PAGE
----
He had no servants of work for him. But three of his followers and companions — Abdullah bin Masood,
Bilal the negro and Anas bin Malik (Allah be pleased with them) had voluntarily devoted themselves to
work for him. All these three hold great respect and honour in the Islamic history.

His dress was extremely simple and consisted of a shirt, a cloak, a tehmad (a sheet of cloth or trouser) —
all made of ordinary cloth — a turban as a headgear and a pair of sandals. He never felt shy of wearing
mended clothes. He even mended his clothes and shoes by his own hands. His garments were always clean
and he used perfume profusely.

He did not like even other men to wear dirty clothes.

Like his dress and house, his food was also simple. Milk and date was his main diet, although he liked to
drink cold water.

The property which he left after his death was nothing except a donkey on which he used to ride, few
weapons and a few gardens which he had endowed for the benefits of all Muslims.

“The Prophet Muhammad (PBUH) was of middle height, rather thin but broad of shoulder. Dark hair,
slightly curled, flowed in a dense mass almost to his shoulders. His face was oval shaped. Great black
restless eyes shone out from under long heavy eyelashes. His nose was large, slightly aquiline. His teeth
were well set, white. A full beard framed his manly face. His skin was dear and soft and his complexion
red and white. (Stanley Lane-Poole : The Speeches and Table - Talk of the Muhammad as quoted in
Charm of Islam, published by Begum Aisha Bawani Wakf, Karachi. 1960.)

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When Abdullah bin Salam, a Jew saw him first he said:

“By God: this cannot be the face of a liar”.

As to the manners and character of the Holy Prophet the Quran says:

And thou (standest) on an exalted standard of character. (68:4)

The humility of spirit, the nobility of soul, austerity of conduct and stem devotion to duty formed the
distinguishing traits of his character. Whilst the virtual ruler of Arabia, he visited the sick, followed any
bier he met, accepted the invitation of the lowliest, mended his own clothes, milked his goats and
worked for himself.

He never first drew his hand out of another’s clasp and turned not before the other had turned. His hand
was the most generous, his breast the most courageous, his tongue the most truthful; those who saw him
were filled with reverence, those who came near him loved him. Modesty and kindness, patience, self-
denial and generosity pervaded his conduct and riveted the affections of all around him. With the
bereaved and afflicted he sympathised tenderly. He would stop in the streets listening to the sorrows of
the humblest. He would go to the houses of the lowliest to console the stricken and comfort the heart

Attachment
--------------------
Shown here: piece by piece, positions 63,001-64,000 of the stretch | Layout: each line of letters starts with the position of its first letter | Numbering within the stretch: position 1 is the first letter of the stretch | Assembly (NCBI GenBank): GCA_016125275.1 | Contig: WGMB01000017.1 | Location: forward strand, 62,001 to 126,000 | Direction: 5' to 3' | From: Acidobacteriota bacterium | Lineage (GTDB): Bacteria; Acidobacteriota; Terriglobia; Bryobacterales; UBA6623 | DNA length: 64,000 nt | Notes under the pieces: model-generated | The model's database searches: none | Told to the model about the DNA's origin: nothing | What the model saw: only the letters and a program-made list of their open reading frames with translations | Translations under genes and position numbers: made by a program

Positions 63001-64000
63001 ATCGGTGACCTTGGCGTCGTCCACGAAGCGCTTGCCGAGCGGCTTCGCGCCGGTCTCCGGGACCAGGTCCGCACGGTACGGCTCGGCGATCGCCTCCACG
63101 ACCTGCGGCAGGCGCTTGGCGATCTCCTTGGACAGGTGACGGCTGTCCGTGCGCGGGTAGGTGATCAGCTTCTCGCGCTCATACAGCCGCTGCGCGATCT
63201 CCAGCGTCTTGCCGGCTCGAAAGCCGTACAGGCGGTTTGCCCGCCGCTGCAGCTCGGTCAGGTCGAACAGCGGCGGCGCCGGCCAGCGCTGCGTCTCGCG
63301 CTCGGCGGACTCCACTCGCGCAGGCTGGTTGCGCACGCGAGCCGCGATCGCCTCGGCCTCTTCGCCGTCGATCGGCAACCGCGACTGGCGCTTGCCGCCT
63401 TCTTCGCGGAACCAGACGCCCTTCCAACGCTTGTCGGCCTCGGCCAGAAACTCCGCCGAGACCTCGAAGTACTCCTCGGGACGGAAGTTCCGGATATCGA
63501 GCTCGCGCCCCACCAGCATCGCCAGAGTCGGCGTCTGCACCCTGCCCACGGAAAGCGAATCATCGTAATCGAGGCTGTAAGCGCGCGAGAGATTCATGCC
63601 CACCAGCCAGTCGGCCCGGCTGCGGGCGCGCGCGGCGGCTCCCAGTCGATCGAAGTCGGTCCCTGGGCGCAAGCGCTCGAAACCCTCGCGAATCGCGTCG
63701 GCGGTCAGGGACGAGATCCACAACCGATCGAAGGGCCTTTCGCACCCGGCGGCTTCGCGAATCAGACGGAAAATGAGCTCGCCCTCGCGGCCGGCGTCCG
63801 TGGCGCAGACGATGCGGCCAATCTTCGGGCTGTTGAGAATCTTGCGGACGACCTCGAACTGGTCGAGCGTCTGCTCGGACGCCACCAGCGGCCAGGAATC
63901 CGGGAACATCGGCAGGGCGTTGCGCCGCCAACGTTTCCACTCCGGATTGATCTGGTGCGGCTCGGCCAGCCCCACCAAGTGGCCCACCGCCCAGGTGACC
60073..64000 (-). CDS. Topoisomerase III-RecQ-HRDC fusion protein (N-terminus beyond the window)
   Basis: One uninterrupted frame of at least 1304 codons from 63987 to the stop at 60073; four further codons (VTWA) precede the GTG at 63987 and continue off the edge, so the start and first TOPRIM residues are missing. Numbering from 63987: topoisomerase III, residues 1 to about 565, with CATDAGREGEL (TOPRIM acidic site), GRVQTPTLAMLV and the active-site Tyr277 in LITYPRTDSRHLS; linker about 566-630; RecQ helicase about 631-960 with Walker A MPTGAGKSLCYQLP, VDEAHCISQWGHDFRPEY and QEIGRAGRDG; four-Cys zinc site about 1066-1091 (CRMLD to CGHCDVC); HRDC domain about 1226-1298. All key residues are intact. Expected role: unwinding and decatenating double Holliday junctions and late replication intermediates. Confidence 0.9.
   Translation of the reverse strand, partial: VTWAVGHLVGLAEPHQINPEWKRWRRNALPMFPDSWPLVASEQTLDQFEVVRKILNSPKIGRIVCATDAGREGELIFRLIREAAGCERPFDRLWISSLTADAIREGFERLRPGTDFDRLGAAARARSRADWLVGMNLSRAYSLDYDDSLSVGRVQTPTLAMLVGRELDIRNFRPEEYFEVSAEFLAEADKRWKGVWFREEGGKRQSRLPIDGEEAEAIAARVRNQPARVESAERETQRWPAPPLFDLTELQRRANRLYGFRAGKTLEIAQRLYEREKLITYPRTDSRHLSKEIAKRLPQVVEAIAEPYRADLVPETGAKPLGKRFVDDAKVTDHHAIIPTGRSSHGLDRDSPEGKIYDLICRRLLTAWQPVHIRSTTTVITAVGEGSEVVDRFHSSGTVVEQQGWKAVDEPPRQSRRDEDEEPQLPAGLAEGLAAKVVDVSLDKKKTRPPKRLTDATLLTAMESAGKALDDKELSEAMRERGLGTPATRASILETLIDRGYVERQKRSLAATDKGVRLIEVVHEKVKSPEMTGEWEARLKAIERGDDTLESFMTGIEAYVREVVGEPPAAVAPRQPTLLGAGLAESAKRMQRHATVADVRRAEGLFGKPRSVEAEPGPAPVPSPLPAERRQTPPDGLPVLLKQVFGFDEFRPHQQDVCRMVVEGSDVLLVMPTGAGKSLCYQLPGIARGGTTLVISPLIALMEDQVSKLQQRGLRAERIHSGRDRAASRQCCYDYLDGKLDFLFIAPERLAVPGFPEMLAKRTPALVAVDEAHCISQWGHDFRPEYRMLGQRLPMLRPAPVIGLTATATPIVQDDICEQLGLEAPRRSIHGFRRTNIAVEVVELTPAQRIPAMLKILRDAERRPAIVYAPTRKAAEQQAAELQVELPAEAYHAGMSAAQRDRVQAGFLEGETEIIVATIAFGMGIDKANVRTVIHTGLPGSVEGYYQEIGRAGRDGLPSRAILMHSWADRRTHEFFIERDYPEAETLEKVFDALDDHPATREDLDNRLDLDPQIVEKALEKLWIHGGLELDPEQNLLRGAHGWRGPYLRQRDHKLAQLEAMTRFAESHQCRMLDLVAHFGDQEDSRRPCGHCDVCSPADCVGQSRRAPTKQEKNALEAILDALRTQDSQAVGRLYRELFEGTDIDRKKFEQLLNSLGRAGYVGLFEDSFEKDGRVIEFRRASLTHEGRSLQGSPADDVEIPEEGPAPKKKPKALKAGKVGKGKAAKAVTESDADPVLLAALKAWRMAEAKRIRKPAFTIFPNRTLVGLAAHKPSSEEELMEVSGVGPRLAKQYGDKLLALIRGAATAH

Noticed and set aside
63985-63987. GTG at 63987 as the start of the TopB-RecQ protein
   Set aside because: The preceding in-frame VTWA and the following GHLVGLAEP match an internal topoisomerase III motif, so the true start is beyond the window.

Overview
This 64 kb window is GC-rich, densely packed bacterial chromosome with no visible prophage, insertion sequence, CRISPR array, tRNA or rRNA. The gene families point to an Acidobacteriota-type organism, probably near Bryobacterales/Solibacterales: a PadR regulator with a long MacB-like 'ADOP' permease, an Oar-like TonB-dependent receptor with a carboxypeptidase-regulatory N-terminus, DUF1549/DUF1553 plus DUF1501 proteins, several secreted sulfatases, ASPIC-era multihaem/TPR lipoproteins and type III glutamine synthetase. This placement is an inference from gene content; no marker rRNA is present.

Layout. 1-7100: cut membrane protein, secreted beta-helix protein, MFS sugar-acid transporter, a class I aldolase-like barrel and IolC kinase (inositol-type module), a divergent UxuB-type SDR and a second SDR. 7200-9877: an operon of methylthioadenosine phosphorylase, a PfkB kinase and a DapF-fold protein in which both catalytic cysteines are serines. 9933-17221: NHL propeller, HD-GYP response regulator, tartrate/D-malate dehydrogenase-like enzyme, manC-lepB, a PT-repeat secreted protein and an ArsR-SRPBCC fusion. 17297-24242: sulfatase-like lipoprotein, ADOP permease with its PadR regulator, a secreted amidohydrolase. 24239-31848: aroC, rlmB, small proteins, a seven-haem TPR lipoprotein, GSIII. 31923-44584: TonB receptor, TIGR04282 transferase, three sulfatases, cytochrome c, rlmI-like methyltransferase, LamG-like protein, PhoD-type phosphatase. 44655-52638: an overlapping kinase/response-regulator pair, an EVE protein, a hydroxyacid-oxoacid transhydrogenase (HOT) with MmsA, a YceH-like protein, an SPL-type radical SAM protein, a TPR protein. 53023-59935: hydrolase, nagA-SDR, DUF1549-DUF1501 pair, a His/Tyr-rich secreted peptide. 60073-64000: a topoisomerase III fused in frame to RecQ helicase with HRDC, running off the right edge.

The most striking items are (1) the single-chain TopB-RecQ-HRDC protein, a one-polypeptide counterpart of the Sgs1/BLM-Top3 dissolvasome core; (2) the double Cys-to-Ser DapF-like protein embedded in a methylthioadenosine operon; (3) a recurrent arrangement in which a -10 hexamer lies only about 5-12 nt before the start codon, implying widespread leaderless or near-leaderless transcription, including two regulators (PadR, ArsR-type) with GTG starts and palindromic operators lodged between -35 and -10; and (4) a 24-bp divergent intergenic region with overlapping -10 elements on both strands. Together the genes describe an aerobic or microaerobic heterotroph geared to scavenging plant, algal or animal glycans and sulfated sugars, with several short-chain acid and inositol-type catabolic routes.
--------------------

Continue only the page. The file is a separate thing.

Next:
broken. He was brave, although he did not kill anyone from his own hand except one Ubai bin Khalalfin
the battle of Uhd, who had attacked him. He, however, never lost heart even on most unfavourable
situations. He was generous, although he had no wealth; he would remain hungry throughout the night
but would not refuse to give the only food he had, to a needy person.

It was his routine to sit in the mosque after the morning prayer and to spend few hours in educating the
people, settling their disputes, administering justice, receiving envoys and dictating dispatches. Then he
would stood up for Chasht prayer, at the middle hour between sunrise and the meridian; and after it he
would go to his house; where he would spent his time in household duties, sewing his own clothes,
mending his shoes, milking the sheep etc. After the prayer of Asr (afternoon) he would visit all his wives
one by one and then would spend night with one of his wives. All his wives would gather there and talk to
him till the Isha (night) prayer discussing and talking. He would sleep after Isha and then would awake at
mid-night to offer Tahajjud prayer. Indeed he would spend most time of the night in prayer and
supplications. This was his regular habit throughout his life and sometimes, due to continuous standing in
the prayer his legs got swollen.

This was the short description of the character of the Holy Prophet. A character, which had rightly
attracted the attention of his followers, who in their turn tried to follow him in letter and spirit. Thus a
team consisting of thousands of men and women, well trained and disciplined, came into existence,
everyone of which was a model of human character.

Chapter: 17
THE HOLY PROPHET PASSES AWAY
After performing Haj, barely two months have passed that the Holy Prophet fell ill. The stress and strain
of 25 years incessant struggle was now telling on his health. The poison given to him some years before by
a Jew in Khaibar was also undermining his body. He had already received indication of his approaching
death as has been mentioned earlier in this book.

Four days before his illness he had also stated the following injunctions as his last will;

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“Earlier nations”, he said, “had made the graves of the prophets and saints a place of worship. Beware
you should not do this. I forbid you from this”. He also said that “What is halal (allowed) and haram
(forbidden) should not be attributed to me. I have allowed only that which has been allowed in the Book